Welcome to the online home of Audra Jennings, a book publicist and crafter. Here I share about both. I hope you'll find books you'll want to read and crafts you will want to order. I live a rather boring, single life. At times I would like to think I am humorous. The kids I teach in Bible class tend to think so. I also blog about current seasons of The Bachelor and The Bachelorette. I don't know why, I just do.
Did I just do something different to my Blogger settings for it to go psycho on me? There's a new compose window and I'm not having the easiest of times arranging photos. (AND where is spell check?) Sooooo... let's see how this works.
On Tuesday morning, we set out to get away. For those of you who live around here, have you wondered about all the Buc-ees signs down I-45 on the way home from Dallas? Well, we gave in and stopped in Madisonville to figure out what Buc-ees was all about. (Mental reminder to self... must tell Tonda that I did this.)
No, we did not get any homemade sausage in whatever variety, beaver or otherwise, they were selling. I can tell you they had the world's biggest restrooms.
In order to be officially on vacation, we must stop at a Cracker Barrel, which we did around Conroe. I do not have a picture of that because I believe most readers of this blog know what that looks like.
We stopped in The Woodlands to see what was going on there. Not much, but we did take a waterway tour (not impressive) where our boat driver had a toothache and was almost impossible to understand. I did pick up that the people who worked in one building walked over a bridge to get their coffee every morning because the other building had a Starbucks. Every time the guide started talking, this man across from us started talking loudly in Spanish to his wife and son with him, making it even harder to understand the guide.
Oh, and the guy also was on the boat one night and all the people that live in these new condos have flat screen TVs on the wall and everyone was watching American Idol at the same time.
I also took some pictures of ducks, but those weren't too interesting.
We went on down to Houston and stayed the night. On Wednesday, we had Astros tickets. Before the game, we wondered around downtown to a park that had art installations. I do not know what this is supposed to be, but here are Mom and I in front of this thing.
As for the game, while we were on the 22nd row again (like the Ranger game Monday), this was 22 rows from the field rather one row from the top. A much better view.
The older couple that had seats next to us brought their 50-something son. He was deaf, so they had some communication issues with him. Other than that, he had some other issues as well. Such as a lack of understanding personal space of others sitting next to you. He also dumped a cup of relish on his hot dog and the smell of sweet pickles about made me sick. Thankfully, he decided to move down a row while I took a trip to the restroom for some space.
The Rangers have the Ozarka dot race. The Astros have the Taco Bell hot sauce race. Hot beat Mild and Fire. The Giants beat the Astros 10-4.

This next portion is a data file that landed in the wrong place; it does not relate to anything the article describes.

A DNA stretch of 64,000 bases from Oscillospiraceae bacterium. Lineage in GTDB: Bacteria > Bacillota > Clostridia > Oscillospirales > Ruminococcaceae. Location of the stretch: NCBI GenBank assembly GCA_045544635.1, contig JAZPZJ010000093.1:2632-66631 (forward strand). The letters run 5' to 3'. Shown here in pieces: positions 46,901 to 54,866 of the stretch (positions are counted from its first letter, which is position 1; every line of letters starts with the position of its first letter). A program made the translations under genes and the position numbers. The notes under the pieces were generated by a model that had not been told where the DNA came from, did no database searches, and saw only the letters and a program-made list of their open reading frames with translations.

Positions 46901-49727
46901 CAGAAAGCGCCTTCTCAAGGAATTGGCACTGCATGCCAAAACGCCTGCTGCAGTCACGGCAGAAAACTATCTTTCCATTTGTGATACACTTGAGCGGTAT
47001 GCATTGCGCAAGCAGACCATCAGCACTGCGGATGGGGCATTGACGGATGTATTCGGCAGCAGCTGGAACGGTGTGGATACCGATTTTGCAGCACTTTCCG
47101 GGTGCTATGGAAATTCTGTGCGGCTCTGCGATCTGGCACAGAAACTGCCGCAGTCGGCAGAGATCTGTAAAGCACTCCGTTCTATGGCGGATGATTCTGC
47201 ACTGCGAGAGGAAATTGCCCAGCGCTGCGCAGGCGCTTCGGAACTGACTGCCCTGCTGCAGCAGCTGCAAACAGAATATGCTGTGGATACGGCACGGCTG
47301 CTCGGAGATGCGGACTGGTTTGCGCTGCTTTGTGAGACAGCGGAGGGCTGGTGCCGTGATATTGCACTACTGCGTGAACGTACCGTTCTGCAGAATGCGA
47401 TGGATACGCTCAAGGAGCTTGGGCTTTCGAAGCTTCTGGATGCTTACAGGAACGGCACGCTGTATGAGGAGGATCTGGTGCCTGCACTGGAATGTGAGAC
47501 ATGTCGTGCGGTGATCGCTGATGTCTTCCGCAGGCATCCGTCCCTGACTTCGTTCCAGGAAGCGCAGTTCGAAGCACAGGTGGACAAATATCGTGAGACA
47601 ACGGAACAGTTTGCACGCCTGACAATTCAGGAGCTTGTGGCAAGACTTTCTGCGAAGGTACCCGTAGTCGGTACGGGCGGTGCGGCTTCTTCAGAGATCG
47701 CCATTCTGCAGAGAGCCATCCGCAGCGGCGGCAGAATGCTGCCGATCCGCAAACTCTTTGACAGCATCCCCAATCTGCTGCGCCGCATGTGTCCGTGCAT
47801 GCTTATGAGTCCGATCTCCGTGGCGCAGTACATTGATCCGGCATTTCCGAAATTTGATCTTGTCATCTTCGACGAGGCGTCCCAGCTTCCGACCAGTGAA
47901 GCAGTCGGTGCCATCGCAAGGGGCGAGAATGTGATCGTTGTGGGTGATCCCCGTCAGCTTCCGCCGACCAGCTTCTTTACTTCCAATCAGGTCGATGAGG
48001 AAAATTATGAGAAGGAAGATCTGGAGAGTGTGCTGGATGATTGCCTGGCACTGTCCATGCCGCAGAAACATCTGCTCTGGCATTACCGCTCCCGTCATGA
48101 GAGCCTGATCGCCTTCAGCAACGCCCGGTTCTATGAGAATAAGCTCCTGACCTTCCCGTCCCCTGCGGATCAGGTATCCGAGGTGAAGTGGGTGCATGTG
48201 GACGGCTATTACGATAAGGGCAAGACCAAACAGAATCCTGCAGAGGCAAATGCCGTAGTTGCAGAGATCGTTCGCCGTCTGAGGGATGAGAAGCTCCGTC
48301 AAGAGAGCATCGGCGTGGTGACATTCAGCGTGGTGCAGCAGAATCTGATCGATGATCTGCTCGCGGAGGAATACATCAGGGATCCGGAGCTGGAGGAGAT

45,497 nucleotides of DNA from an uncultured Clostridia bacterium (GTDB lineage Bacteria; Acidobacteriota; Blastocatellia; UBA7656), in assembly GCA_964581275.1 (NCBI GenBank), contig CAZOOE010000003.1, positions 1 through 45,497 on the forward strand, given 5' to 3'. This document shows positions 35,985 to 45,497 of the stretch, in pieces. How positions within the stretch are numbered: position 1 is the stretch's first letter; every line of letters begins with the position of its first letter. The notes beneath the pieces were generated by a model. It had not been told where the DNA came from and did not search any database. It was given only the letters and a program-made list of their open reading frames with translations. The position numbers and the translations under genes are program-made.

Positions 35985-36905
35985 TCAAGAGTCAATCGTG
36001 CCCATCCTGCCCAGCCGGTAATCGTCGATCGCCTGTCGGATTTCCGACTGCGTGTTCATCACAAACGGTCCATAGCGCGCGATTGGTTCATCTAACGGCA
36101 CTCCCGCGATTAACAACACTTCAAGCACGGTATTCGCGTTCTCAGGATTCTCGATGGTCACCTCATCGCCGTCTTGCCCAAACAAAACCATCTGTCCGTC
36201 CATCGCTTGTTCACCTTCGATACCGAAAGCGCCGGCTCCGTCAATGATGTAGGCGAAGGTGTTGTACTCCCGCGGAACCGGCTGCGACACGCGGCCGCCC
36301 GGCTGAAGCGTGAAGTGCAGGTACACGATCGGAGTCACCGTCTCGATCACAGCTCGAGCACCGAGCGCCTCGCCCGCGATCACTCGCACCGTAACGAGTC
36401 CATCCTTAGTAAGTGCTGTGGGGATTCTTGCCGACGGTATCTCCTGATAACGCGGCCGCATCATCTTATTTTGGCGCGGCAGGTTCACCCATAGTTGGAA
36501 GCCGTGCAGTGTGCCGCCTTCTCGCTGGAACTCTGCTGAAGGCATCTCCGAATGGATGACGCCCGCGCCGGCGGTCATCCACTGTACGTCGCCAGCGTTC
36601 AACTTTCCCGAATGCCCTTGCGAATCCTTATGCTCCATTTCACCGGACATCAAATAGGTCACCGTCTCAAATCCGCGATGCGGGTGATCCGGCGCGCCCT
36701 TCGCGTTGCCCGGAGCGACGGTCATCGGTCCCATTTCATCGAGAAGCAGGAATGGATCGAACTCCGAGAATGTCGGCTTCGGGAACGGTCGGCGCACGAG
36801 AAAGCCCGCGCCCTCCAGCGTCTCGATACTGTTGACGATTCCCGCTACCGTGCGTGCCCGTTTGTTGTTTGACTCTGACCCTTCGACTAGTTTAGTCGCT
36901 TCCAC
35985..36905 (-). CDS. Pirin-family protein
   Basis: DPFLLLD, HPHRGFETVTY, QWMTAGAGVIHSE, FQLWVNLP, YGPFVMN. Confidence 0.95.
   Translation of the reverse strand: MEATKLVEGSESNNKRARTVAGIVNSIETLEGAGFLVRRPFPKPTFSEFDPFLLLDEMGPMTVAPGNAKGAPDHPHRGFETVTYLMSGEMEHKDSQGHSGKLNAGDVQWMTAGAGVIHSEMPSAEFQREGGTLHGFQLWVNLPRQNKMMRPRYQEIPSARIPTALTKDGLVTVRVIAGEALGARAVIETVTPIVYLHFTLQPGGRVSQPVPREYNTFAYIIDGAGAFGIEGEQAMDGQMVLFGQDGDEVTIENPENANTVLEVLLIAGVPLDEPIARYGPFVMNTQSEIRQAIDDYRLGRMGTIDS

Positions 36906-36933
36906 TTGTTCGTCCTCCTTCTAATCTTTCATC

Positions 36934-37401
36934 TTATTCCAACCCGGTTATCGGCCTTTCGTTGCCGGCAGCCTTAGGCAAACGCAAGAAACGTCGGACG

In the search for a wild flower trail that Mom wanted to see, after the game, we headed towards San Antonio enroute to the Hill Country. (We skipped the Buc-ees stop on I-10.)
Since I had never actually been down on the Riverwalk (it's been a long time since I've been to SA), we rode on the Riverwalk which, of course, was much more impressive than whatever that was in The Woodlands.
Wherever there are palm trees, I must take a picture.
And this building is an optical illusion if the picture is taken at the exact right angle - sort of difficult while moving. It looks like it is flat.
And this building was built to look like the bow of a boat, but I uploaded the wrong picture. I've had so much trouble adjusting my images that I give up on changing it out.
Then, we walked on down to the Alamo. It's very unimpressive really, especially with all the modern buildings and such around it. And, it's pretty small. BUT, as Texans, we must "Remember the Alamo!"
So, upon leaving San Antonio, we wandered out further west to winding roads and big hills in our search for wild flowers. We'd heard people talk about Gardner State Park, and I wanted my parents to see the Frio River.
I pulled over to roll down my window and take a picture of the bluebonnets. Basically the only wild flower picture we got since it's hard to roll down the window and snap pictures at 70 miles an hour. This was the most impressive patch anyway.
We finally made it to the state park which was smaller than I figured and honestly less impressive than I thought it would be. I got a picture of a small squirrel - I have a thing about squirrel pictures too.
The Frio River is beautiful - and of course cold. Fed from cold springs, the water is clear all the way to the bottom. These pictures aren't as awesome as the ones I took 9 years ago, but we never did figure out how to get to the overlook I remembered being up above the place we stayed when I chaperoned the youth retreat at church.
We drove back a very "scenic" route in order to try to find where the retreat had been and ended up on the hilliest, curviest road ever (and that says a lot given the corkscrews between Custer State Park and Mt. Rushmore we went on last year). I was more than a bit queasy after all that.
We decided against going all the way up to where one of the trails that Texas Highways had outlined. If we hadn't seen flowers the way we went, we weren't going to see any more. I mean, if passing by the Johnson Ranch and the place wasn't coated in all varieties, where were you going to find flowers?
After stopping north of Austin Thursday night, we were home by 11 AM on Friday. You don't get any pictures of Austin becaue it was dark.